New Jersey votes to allow organizations to keep funds from games of chance like Bingo

In addition to electing a governor, New Jersey voters also had to decide on two public questions on Election Day.

News 12 Staff

Nov 4, 2021, 2:14 AM

Updated 892 days ago

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In addition to electing a governor, New Jersey voters also had to decide on two public questions on Election Day.
Public Question No. 1 was to expand sports betting to college sports. That question was voted down.
Public Question No. 2 would allow groups to raise money from raffles or Bingo games. Voters approved that question.
Before the election, only organizations for veterans and senior citizens could use proceeds from games of chance to support their operations. So what does this mean for the state going forward?
The Elks Lodge in Somerville makes most of its money by renting out its venue. When it has Bingo games, 100% of the proceeds normally go to a charitable organization.
“The Elks take is and will always be about charity. We want to give to all of our charities so we will continue to ask our lodges to vote to give the money to charities,” says Peter Smith, of the New Jersey Elks Association.
In New Jersey, certain groups are allowed to host games of chance. Those groups include veterans, charitable, educational, religious, fraternal, civic, senior citizen groups, volunteer fire companies and first-aid or rescue squads. The proceeds from those games, can only be used for educational, charitable, patriotic, religious, or public-spirited uses. Public Question No. 2 was to amend that law to include all organizations that are permitted to host games of chance. With the Elks specifically, during the pandemic, many of the lodges took financial hits. Tuesday’s vote could be a means for some of the lodges to help support their operations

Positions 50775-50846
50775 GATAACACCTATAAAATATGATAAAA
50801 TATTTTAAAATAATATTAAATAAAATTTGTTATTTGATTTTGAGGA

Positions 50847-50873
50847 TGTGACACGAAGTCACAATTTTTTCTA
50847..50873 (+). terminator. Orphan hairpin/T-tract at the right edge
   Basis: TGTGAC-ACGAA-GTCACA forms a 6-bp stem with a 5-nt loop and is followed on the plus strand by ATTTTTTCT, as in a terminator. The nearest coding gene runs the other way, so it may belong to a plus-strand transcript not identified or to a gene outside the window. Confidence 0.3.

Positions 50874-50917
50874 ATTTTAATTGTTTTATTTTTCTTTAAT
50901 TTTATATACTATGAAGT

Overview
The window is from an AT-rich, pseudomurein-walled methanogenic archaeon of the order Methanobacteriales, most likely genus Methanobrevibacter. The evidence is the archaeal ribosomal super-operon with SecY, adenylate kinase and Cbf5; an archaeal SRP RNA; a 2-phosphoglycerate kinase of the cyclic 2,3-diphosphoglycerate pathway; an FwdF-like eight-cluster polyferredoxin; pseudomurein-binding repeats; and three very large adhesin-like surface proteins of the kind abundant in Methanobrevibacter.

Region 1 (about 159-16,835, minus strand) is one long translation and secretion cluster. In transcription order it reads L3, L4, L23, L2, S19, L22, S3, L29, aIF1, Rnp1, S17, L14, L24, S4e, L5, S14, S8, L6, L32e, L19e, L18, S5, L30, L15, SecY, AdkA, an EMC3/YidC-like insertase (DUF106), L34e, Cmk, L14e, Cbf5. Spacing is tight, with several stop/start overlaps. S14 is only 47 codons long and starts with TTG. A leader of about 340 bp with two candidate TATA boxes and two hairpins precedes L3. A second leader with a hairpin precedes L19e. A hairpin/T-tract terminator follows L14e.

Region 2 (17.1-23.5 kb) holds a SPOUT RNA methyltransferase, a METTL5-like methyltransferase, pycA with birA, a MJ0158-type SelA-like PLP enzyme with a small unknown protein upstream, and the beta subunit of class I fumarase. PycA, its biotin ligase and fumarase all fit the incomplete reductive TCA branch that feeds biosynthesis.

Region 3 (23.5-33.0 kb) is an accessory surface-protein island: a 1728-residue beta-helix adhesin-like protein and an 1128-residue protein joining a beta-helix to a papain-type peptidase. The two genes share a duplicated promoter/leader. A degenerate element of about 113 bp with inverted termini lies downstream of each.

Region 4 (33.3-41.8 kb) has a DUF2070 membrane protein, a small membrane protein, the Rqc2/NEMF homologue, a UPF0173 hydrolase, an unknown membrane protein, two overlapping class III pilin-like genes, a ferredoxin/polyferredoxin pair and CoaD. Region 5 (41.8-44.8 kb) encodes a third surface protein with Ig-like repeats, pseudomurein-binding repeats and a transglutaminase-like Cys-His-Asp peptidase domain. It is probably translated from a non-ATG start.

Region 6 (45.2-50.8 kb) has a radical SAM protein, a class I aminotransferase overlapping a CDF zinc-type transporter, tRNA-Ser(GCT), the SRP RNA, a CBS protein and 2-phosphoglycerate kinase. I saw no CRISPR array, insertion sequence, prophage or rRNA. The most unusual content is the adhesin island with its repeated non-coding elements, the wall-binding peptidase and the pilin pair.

“Until we hear from our government to tell us what we can and can't do, they would bring it over the floor if they voted if they needed the repairs to use it for capital improvements to their lodges because it's going to be legal, then they can,” says Smith.
Lynn Santos has been running Bingo night through the Somerville Elks Lodge since 2011. Before Tuesday’s tally came in, 100% of the proceeds went to charity. What this now means for Bingo night, is that part of her proceeds will have to go to the lodge.
“It'll affect us by having to share the money, so we won't be able to have as much because we'll now have to give money for repairs or whatever else they need. Before this, the money would just go to charity,” Santos says.
Sixty-four percent of New Jersey voters voted for the amendment. It is unclear if there will be a set percentage that can go toward the organization.


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